CONNECTIONS: The second-home would-be local voter

In an increasing number of states, provisions are being made or considered for second-homeowners to vote locally.

About Connections: Love it or hate it, history is a map. Those who hate history think it irrelevant; many who love history think it escapism. In truth, history is the clearest map to how we got here: America in the 21st century.

It was the weekend and I was eating out. At lunch, at a nearby table, a man with a broad smile and robust voice boomed, “Yeah, but describe Monterey.”

The woman asked, “You mean where is it or what is it like?”

“You know, what is it? Is it the Upper East Side, Midtown, West Side, more SoHo, NoHo, or the Village?”

Wow. To better understand Monterey, Massachusetts, he wanted it compared to a Manhattan neighborhood. Is there a way to do that? His tablemate had no problem.

“I’d say the Village because there are old buildings and the people are artsy-craftsy.”

No kidding! She was quick to explain that the buildings were not as close together — no argument.

Moving on to Sheffield, the man said, “So those friends I told you about bought in Sheffield. They now have a Sheffield address. So would you say that reads more money or less money than a Great Barrington address?”

Do you really care what she answered? You do? Ok, she said, “More.”

The Lions Den at the Red Lion Inn in Stockbridge, Mass.

At dinner, there was a heated discussion in a restaurant. They weren’t in disagreement. The table of four was in perfect agreement, just not on the subject, which caused voices to be raised.

“We pay taxes here, don’t we?”

“Right.”

“So we should have the right to vote here.”

“That’s right.”

They were second-homeowners. The taxes in question were real estate taxes, not income taxes. They did not choose to pay income taxes in what they called — with knowing glances — Taxachusetts.

Our current president has waged a war on what he calls voter fraud. Chief among those cited are folks who register to vote in more than one state. Presumably they jet from one state to the other on Election Day to perpetrate the fraud.

However, at the moment, the national election was not of concern to the four diners. They wanted to vote locally. They wanted more than their voices heard at town meetings; they wanted to vote for those things that prop up property values.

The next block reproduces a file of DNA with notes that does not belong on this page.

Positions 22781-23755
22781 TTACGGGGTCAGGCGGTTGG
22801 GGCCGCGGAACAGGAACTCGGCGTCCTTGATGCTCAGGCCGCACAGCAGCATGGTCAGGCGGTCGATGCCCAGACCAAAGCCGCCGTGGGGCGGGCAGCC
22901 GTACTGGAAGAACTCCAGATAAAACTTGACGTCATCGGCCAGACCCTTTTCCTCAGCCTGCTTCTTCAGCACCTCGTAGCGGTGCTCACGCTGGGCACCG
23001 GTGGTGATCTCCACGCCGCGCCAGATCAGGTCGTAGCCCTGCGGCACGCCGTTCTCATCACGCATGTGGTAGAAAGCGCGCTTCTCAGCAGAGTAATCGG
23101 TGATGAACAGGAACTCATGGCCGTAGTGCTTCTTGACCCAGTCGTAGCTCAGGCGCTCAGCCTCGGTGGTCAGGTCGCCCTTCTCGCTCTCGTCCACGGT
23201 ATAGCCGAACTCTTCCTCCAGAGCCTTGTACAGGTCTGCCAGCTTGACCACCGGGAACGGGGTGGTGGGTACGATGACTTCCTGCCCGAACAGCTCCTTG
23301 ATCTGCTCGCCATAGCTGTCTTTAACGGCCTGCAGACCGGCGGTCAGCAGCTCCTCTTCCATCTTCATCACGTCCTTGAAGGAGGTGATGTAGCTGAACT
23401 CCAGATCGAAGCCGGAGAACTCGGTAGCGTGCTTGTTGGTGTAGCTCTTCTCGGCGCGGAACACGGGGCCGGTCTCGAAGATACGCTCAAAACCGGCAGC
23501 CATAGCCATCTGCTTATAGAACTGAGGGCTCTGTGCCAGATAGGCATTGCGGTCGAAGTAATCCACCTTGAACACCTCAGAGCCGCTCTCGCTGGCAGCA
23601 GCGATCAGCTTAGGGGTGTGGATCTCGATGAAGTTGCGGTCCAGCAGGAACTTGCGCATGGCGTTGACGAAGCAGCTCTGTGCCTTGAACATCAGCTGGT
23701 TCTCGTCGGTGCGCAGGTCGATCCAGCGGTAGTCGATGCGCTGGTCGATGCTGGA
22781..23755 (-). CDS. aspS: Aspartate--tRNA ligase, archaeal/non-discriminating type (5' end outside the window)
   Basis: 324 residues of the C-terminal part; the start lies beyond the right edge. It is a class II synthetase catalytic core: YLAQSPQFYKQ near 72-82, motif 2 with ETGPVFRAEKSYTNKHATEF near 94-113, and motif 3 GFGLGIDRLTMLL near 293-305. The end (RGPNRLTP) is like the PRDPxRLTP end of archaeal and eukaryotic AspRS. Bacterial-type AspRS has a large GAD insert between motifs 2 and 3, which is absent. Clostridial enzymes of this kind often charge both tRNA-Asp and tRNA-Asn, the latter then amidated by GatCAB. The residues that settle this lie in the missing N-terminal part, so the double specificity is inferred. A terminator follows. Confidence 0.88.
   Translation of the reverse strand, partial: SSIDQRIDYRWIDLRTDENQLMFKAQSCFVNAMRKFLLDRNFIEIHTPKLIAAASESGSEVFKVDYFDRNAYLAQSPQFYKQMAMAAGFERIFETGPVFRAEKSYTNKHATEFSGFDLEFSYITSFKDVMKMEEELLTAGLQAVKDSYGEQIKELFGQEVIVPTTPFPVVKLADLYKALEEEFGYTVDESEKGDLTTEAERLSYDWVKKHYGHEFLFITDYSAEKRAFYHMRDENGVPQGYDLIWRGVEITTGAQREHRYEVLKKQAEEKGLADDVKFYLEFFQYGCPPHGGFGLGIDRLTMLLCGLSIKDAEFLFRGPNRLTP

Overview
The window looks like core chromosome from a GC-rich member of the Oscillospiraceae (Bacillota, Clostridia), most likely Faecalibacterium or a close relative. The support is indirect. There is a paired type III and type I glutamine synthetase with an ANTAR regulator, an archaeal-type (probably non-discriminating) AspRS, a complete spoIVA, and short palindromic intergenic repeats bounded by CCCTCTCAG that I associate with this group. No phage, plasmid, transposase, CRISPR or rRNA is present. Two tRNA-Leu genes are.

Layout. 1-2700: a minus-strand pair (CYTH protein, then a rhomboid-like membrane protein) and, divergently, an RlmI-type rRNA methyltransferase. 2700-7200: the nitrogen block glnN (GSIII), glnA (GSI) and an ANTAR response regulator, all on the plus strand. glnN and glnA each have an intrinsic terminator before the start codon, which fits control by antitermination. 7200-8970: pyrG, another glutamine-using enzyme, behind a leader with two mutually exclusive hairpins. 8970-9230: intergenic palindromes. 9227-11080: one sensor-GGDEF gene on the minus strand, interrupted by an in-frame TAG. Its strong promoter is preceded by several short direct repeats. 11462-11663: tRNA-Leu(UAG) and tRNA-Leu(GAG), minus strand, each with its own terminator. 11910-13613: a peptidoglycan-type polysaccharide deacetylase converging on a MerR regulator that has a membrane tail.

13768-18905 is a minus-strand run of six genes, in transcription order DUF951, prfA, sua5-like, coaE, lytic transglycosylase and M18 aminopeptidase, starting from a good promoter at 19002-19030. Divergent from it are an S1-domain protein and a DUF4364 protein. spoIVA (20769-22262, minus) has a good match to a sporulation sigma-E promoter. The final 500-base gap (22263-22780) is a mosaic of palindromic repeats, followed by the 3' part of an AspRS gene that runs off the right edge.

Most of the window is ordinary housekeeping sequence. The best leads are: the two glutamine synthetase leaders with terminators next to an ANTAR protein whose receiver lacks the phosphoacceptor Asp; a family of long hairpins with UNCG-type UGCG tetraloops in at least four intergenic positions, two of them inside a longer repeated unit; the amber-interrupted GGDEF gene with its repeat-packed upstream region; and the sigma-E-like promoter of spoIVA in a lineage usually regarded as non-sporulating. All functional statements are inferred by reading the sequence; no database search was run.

In most states, residency is the cornerstone of the right to vote. A property owner is an eligible voter only if a resident of the county or municipality in which he or she seeks to vote.  Residence is typically defined as “the place where a person dwells and intends to remain, and identifies as his domicile.”

Massachusetts defines “domicile” as your primary residence, where you live more than183 days per year, pay income taxes, and have your driver’s license.

In an increasing number of states, provisions are being made or considered for second-homeowners to vote locally. States are passing legislation or regulations allowing it but always and only subject to the will of each municipality.

When a second-homeowner came before a commission for a ruling on a matter related to zoning, she lost. Shocked, she turned to me and asked, “Why?”

Oh, stupid me. The question “why” can always mean one of two things: “I would like to know the reason” or “I disapprove of what just happened.” The first is interrogatory, and the second is an angry mother standing over the mess her child made and expressing her displeasure.

As I said: oh, stupid me. I thought the woman wanted to understand the basis for the ruling. She did not. She stood there speechless as I spoke and then spit out, “You are a woodchuck!”

Well, okay, then. It has become the name we call one another, sort of a badge of honor: “We are the woodchucks” engaged in fighting to protect our way of life.

Back to Table One in order to answer Table Two. If the best way for a second-homeowner to understand where he is is to compare it to where he came from, he is not the best-eqipped local voter. That is not because he cannot understand what he sees around him, but because he does not understand how it got that way — how Berkshire remained relatively unchanged while the rest of the world changed radically. One reason houses in Berkshire had names is that we did not have addresses until the 1980s. We only accepted addresses relunctantly because the 911 system demanded them. We did not have seven-digit telephone numbers or mail delivery, the first because there are so few people and the second so we could check up on them. If they didn’t pick up their mail for a day or two, we would check in on them, be sure all was well.

We are who we are and we don’t want to be Philly or NYC. We made the place that  attracted you. Do not seek to change by your coming what drew you here.